Tasmania's Museum of Sex & Death - Design Bureau

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2010 Wim Delvoye (b. Wervik, Belgium, 1965) Photo credit: MONA/Leigh Carmichael Image courtesy of MONA Museum of Old and New Art, Hobart, Tasmania, Australia

Tasmania’s Museum of Sex & Death

Monday, October 8th, 2012

By Lauren Smith

Photos by Leigh Carmichael, courtesy MoNA Museum of old and New Art, Hobart, Tasmania, Australia; mona.net.au

After making it big as a professional gambler, eccentric Australia native David Walsh decided to give back to his hometown of Hobart, Tasmania in an unusual way.

Walsh founded the Museum of Old and New Art, or MONA. With nearly 20,000 square feet of exhibition space on its three levels, the building and collection are valued at $175 million—making it the largest private museum in Australia. And the largely subterranean MONA was designed to confound expectations—especially in its purposely difficult-to-navigate labyrinthine floor plan. 

The evolving permanent collection mixes conventional museum offerings, such as modernist paintings and Egyptian artifacts, with controversial conceptual art, such as Chris Olfin’s The Holy Virgin Mary, which features elephant dung and naked bottoms. Elsewhere, museum-goers will find a world of wonders in the “Sex and Death Gallery,” complete with masochistic sculptures of hanging body parts, an oozing, inflated red sports car, a machine replicating bodily func- tions, and large grid installations of genitals.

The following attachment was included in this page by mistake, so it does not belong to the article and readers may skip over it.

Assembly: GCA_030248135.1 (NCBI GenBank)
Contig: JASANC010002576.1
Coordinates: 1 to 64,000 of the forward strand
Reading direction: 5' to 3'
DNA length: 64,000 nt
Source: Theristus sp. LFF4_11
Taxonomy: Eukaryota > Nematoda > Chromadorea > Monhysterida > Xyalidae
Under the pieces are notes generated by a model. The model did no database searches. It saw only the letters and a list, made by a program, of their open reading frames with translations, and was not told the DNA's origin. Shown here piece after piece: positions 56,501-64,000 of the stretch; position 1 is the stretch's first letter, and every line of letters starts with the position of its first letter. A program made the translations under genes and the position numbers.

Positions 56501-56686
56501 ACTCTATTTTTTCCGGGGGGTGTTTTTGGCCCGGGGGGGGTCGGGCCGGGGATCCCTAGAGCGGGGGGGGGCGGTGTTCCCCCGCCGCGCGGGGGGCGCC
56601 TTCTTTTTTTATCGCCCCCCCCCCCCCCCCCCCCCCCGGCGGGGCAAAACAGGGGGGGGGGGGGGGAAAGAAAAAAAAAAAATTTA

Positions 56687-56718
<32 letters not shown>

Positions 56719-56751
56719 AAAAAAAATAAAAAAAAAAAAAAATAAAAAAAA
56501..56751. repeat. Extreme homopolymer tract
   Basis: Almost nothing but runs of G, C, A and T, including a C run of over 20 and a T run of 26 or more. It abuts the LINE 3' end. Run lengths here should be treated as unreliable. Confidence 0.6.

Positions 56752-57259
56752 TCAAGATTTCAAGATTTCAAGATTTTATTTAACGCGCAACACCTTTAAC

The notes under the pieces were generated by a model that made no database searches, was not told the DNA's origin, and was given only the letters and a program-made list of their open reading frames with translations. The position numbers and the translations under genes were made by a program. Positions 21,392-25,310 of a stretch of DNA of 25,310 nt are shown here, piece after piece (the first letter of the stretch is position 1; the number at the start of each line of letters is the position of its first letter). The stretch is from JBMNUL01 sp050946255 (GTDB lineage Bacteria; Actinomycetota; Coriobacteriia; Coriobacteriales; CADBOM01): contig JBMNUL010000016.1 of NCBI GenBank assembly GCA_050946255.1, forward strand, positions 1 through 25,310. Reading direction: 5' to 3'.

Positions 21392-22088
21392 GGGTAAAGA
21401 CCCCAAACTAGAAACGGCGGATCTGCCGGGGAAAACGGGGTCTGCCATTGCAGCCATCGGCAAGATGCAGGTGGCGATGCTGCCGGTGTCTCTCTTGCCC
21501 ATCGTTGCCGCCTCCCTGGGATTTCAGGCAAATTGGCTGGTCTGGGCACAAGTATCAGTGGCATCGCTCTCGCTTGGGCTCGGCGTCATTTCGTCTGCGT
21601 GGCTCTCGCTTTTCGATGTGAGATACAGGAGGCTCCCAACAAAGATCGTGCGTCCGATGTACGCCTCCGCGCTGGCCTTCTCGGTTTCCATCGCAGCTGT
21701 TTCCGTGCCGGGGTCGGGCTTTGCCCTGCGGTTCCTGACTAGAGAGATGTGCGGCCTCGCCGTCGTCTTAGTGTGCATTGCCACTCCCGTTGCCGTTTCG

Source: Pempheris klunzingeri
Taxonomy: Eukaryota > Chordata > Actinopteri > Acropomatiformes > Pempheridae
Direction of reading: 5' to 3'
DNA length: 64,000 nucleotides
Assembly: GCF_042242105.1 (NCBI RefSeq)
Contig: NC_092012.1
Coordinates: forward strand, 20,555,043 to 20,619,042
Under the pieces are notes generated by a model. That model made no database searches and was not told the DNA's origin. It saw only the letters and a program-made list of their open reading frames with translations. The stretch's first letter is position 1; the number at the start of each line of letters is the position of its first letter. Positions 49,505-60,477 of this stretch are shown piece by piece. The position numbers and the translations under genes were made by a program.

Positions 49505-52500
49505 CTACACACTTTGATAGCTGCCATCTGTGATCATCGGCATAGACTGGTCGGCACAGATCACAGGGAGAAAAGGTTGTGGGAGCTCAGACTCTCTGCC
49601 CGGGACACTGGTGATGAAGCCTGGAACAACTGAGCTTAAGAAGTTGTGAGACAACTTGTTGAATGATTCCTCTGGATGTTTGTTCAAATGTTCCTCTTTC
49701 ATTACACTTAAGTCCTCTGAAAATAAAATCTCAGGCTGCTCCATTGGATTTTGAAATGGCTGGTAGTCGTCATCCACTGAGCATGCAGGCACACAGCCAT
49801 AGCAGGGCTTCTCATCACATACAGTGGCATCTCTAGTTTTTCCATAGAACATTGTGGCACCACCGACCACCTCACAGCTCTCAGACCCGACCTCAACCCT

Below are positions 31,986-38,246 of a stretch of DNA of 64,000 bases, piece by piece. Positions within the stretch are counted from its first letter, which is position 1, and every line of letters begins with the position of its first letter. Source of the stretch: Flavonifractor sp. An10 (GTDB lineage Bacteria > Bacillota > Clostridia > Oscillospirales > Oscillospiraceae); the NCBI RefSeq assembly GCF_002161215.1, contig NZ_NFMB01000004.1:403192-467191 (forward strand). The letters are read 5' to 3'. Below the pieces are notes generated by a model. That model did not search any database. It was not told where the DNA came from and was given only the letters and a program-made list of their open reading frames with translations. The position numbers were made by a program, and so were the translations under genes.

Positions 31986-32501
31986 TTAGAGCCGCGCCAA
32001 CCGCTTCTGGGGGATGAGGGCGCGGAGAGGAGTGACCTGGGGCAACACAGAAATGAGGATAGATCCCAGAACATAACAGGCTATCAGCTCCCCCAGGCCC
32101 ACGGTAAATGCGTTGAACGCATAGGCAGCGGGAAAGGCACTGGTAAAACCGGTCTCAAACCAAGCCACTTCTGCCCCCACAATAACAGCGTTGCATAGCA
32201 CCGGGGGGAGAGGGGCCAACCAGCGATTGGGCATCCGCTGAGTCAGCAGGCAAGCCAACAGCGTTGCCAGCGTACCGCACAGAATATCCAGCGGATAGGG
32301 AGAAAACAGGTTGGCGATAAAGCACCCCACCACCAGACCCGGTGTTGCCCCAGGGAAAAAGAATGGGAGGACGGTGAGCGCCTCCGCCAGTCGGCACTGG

MONA’s button-pushing offerings have made it an unlikely tourist destination and major boon to the Tasmanian economy. It’s such a hit that Walsh has even created a special option for the museum’s super- fans: the Eternity package. After death, MONA members can be cremated and their ashes will become a part of the permanent collection.

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